Gini Dietrich is the founder and CEO of Arment Dietrich, an integrated marketing communications firm. She is the author of Spin Sucks, co-author of Marketing in the Round, and co-host of Inside PR. She also is the lead blogger at Spin Sucks and is the founder of Spin Sucks Pro.

124 comments
PJWright
PJWright

Everyone seems to agree that the issue had to be money. Both on FB and BM's part. I tend to think that it is much closer related to something else. Remember high school when one group would begin a whisper campaign against someone because they saw that person as a.) a threat to their popularity, b.) the person had snubbed someone in the group, c.) the person was taking the spotlight off of someone in the group.....you get the idea. I do think this whole thing was more about showing Google that FB is the important one in today's world and BM jumped in to say "Yeah, I'm important because FB chose me."

I've got to agree with @RickRice The beauty of today's world is that when you start acting like a snarky 13 year old, you get found out fast and the world hears about it instead of just a small group of people.

RamonMartinezJr
RamonMartinezJr

Gini, even if, FB and BM don't learn from this experience it will be a lesson learned by others. At least enough to make others think twice before they do!

CarmenBenitez
CarmenBenitez

I'm glad you took this topic on... You know how I felt about it and I'm in complete agreement with you on the poor, actually poor as hell, job by both FB and BM. I recently met a mentor and he talked to me about competition. And he said he ignores what some may consider his "competition". Reason? Bc the competition will stifle their innovation by constantly trying to better their product/service based off the competition instead of charging that energy towards innovating based off their customer. fB didn't need to stoop to such lows nor did BM need to agree to such a snaky assignment. Short-sided thinking bc they forgot to look internally.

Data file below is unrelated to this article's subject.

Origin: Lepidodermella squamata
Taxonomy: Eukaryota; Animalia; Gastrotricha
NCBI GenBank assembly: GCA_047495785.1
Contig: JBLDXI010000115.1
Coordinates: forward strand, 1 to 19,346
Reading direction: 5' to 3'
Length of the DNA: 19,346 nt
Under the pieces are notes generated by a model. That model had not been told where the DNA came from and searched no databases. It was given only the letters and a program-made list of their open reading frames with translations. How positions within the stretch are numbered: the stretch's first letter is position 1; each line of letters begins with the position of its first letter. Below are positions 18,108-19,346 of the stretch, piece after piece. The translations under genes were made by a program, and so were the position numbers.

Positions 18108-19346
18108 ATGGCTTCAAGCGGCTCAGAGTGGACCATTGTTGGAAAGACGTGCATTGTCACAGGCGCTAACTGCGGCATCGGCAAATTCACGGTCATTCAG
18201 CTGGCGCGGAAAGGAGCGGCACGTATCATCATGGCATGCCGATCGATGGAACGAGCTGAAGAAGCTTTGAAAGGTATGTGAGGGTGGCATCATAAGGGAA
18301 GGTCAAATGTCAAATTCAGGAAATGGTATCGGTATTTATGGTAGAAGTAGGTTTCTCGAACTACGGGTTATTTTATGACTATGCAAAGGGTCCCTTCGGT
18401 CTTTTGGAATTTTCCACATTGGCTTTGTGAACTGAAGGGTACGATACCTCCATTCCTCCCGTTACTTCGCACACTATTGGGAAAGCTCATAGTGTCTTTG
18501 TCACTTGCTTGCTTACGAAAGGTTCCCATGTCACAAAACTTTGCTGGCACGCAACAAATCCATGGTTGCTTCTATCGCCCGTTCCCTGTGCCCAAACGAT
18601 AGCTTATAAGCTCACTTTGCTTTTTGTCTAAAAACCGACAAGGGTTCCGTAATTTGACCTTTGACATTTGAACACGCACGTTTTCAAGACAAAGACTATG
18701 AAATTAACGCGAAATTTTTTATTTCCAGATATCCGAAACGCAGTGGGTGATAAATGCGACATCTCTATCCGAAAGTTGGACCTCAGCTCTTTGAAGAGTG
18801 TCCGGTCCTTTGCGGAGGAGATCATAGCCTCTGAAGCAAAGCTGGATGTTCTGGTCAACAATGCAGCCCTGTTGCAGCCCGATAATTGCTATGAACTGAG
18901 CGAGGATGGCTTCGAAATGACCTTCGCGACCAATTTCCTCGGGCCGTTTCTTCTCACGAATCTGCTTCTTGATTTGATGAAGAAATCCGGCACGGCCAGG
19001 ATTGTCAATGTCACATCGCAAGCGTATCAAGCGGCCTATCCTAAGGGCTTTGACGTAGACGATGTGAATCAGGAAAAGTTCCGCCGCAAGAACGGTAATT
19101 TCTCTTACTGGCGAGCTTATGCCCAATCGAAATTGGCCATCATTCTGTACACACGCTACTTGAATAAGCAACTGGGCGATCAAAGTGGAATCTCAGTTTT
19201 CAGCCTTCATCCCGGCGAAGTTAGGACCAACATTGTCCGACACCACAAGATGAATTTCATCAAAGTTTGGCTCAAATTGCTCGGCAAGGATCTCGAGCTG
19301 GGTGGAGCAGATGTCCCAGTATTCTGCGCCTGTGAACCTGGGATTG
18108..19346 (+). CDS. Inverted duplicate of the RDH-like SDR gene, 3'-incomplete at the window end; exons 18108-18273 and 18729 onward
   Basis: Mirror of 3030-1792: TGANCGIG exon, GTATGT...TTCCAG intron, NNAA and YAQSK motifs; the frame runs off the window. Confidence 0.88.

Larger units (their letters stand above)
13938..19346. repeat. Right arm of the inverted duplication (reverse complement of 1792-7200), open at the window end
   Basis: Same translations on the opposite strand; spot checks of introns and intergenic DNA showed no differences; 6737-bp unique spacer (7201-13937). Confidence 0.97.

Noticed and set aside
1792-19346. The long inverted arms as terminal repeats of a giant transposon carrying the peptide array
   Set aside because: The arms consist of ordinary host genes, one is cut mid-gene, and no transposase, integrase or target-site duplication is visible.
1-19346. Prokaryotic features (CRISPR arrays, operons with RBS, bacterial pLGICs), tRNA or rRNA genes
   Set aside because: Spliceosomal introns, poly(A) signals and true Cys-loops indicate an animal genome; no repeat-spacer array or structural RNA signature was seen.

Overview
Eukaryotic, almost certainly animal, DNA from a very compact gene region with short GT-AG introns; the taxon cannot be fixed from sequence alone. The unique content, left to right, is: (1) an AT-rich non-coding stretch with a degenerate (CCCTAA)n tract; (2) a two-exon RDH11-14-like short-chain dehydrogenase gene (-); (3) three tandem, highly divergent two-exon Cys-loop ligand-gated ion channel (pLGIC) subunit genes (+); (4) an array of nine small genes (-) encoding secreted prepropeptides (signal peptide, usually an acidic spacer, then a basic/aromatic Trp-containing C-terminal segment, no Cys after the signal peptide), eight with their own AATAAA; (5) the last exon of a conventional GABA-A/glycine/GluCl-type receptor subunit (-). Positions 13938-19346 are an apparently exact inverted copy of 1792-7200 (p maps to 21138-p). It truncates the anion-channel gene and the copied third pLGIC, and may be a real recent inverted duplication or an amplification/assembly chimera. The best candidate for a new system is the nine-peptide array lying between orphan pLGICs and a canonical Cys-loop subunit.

bdorman264
bdorman264

Can it pass the 'smell' test? Obviously not but unfortunately when you bring money into the equation it seems all bets are off for some. Money has the tendency to corrupt...........

Definite ickyness factor and I wish it would just stop.

barryrsilver
barryrsilver

I apologize profusely as this post hit me at the nexus of Social Media and politics. I realize the idea of being in business is to make money. Still the initials BM are short not only for Burston Marsteller but bowel movement as well. The primary difference between the two is that a bowel movement smells nicer and is less distasteful to clean up.

Zuckerberg should know better, but a PR firm should in theory be concerned with it's own PR first.

FranchiseKing
FranchiseKing

Thanks, Gini. One more little wrench to be thrown in;

Let's not forget that the US Government uses FB and Google to get information they need on gosh...anything they want?

Are we going to be reading a headline like this in 20 years?

"'Online Users From 2009-2012 Still Trying to Unravel Fraudulent Personal Data Exposed From The Age of Transparency"

The Franchise King®

RickRice
RickRice

Gini, I actually think there is a bright side to this whole mess, the whisper campaign never got any traction. The more often bad practices like this fail and cost agencies money and clients the sooner we might actually see them stopped.